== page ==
Appeal from the Order of the Superior Court entered April 3, 2007 at No. 926 WDA 2006, affirming the Judgment of Sentence of the Court of Common Pleas of Fayette County entered April 19, 2006 at No. CP-26-CR-0001496-2004.
The opinion of the court was delivered by: Mr. Justice Eakin
CASTILLE, C.J., SAYLOR, EAKIN, BAER, TODD, McCAFFERY, GREENSPAN, JJ.
On January 26, 2001, appellant and Curtis Haith fought - appellant sustained a black eye and split lip. Appellant solicited Joseph Stenger and two other unidentified men to retaliate. The four made a stop to retrieve weapons (a baseball bat and a crow bar), then drove to Haith's home. While the two unidentified men hid near the door, appellant lured Haith outside; the two men beat him with the weapons, while appellant repeatedly kicked him and bit his right hand. Stenger got out of the vehicle and shot Haith in the face; the bullet entered his left cheek, exited near his mouth, and produced only superficial wounds. Haith died the following day from the head trauma sustained during the attack.
Police interviewed appellant later that day, at which time she handed over the mud and blood-splattered clothing she was wearing during the attack. Appellant was not arrested until 2004, after she confessed to her ex-boyfriend that she participated in the attack on Haith. Forensic evidence indicated the mud on appellant's clothing was consistent with soil samples from the crime scene, and her dental molds matched the bite mark on Haith's hand.
Appellant was charged with criminal homicide and conspiracy to commit criminal homicide, plus assault charges. A jury found appellant guilty of third degree murder and conspiracy to commit criminal homicide. Notably, the criminal homicide verdict slip provided the option of finding appellant guilty of first degree murder, third degree murder, voluntary manslaughter, or not guilty; the jury indicated third degree murder. The conspiracy verdict slip read "Criminal Conspiracy-Criminal Homicide," and the jury wrote the word "Guilty" below the charge, which provided no gradation options.
At sentencing, the trial court improperly referred to appellant's conspiracy conviction as "criminal conspiracy to commit murder in the third degree." N.T. Sentencing Hearing, 4/19/06, at 4. The original sentencing orders perpetuated the error; listed at improper docket numbers, these orders identified the convictions as "Criminal Homicide Murder 3rd Degree (F-1)," and "Criminal Conspiracy Murder 3rd Degree (F-1)." Sentencing Orders at No. 1496 of 2004, 4/18/06, & No. 1496-1/4 of 2004, 4/19/06. The sentencing orders were amended to reflect the correct docket numbers, but both amended orders still identified the charge as "Criminal Conspiracy Murder 3rd Degree (F-1)." Amended Sentencing Orders at Nos. 498 & 498-1/4 of 2004, 4/19/06. Both the original and amended orders set forth the same sentence: 12 and one-half to 25 years imprisonment for the murder conviction, and a consecutive two and one-half to five years imprisonment for the conspiracy conviction.
The trial court denied appellant's timely motion to modify sentence, in which she argued her third degree murder and conspiracy to commit criminal homicide charges merged for sentencing purposes. Appellant filed a direct appeal, raising several claims, including whether the conspiracy count was based on insufficient evidence. The trial court held the evidence was sufficient to support the conspiracy verdict; thus, it deemed meritless her argument regarding the validity of the criminal conspiracy to commit homicide verdict. The Superior Court affirmed.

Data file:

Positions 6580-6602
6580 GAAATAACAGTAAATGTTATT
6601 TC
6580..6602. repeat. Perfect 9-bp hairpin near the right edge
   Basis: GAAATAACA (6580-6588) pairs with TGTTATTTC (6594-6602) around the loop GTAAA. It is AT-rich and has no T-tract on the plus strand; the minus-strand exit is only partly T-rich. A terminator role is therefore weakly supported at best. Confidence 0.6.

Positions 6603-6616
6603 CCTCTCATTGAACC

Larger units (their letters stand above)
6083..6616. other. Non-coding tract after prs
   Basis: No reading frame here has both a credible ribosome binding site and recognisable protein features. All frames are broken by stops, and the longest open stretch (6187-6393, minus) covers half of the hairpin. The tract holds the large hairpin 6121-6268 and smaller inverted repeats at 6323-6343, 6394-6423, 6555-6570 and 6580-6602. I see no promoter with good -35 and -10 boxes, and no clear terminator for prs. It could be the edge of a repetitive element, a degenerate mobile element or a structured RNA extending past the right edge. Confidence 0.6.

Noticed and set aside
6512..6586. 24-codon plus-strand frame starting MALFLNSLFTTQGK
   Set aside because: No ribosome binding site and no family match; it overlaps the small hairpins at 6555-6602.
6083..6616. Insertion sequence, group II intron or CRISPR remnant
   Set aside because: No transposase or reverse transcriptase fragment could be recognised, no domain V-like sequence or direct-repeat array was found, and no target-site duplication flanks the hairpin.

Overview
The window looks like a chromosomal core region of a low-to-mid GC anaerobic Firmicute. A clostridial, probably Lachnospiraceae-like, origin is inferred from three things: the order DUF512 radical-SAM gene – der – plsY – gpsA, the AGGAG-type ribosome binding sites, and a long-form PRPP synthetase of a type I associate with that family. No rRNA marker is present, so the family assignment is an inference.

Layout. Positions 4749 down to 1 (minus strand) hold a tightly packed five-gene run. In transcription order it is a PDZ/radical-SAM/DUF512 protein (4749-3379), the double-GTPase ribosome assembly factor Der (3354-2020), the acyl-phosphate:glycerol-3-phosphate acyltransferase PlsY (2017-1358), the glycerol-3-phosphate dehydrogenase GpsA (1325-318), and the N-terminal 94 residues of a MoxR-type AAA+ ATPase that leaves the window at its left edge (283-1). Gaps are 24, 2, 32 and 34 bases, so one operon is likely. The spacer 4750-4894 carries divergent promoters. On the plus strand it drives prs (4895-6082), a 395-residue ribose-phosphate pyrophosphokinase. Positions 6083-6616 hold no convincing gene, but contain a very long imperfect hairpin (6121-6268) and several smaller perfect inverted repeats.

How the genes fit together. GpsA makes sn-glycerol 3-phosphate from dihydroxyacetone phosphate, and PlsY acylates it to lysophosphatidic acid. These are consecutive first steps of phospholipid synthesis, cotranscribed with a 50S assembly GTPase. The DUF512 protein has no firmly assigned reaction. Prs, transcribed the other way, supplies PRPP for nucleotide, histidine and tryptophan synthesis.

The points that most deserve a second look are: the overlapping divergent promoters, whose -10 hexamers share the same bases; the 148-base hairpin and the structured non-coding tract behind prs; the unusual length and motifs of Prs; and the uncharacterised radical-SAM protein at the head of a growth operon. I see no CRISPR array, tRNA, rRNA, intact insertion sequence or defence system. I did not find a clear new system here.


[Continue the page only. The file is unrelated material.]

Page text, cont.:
This Court granted allowance of appeal, limited to the issue of "[w]hether it is possible, as a matter of law, to be convicted of conspiracy to commit murder in the third degree?" Commonwealth v. Weimer, 934 A.2d 1148 (Pa. 2007) (Table). "As this is a purely legal question, our standard of review is de novo," and our scope of review is plenary. In re Milton Hershey School, 911 A.2d 1258, 1261 (Pa. 2006) (citation omitted). Appellant argues:
It is not possible under the law to commit the crime of conspiracy to commit murder in the third degree. The essence of third degree murder is a homicide that occurs as the unintended consequence of a malicious act.
It is impossible for one to intend to commit an unintentional act.
Appellant's Brief, at 10 (citation omitted). Appellant's claim is rooted in sufficiency. "Specifically, [appellant] argues that the Commonwealth failed to present sufficient evidence. to establish beyond a reasonable doubt that she was guilty of the crimes charged.." Id., at 12.*fn1
Our Superior Court has dealt with various cases involving conspiracy and third degree murder. See Commonwealth v. Johnson, 719 A.2d 778, 785-86 (Pa. Super. 1998) (en banc) (defendant can be charged with conspiracy to commit third degree murder because death was natural and probable consequence of such attack, even if defendant did not personally participate in killing); Commonwealth v. La, 640 A.2d 1336, 1345 (Pa. Super. 1994) (if killing is natural and probable consequence of co-conspirator's conduct, murder is not beyond scope of conspiracy); Commonwealth v. Bigelow, 611 A.2d 301, 304 (Pa. Super. 1992) (defendant's participation in conspiracy supported third degree murder conviction as victim's death was natural and probable consequence of co-conspirator's conduct); see also Commonwealth v. Wanamaker, 444 A.2d 1176, 1178 (Pa. Super. 1982) (defendant's conduct revealed conscious disregard of great risk of inflicting death or serious bodily harm upon victim - manifested malice constituted criminal conspiracy ...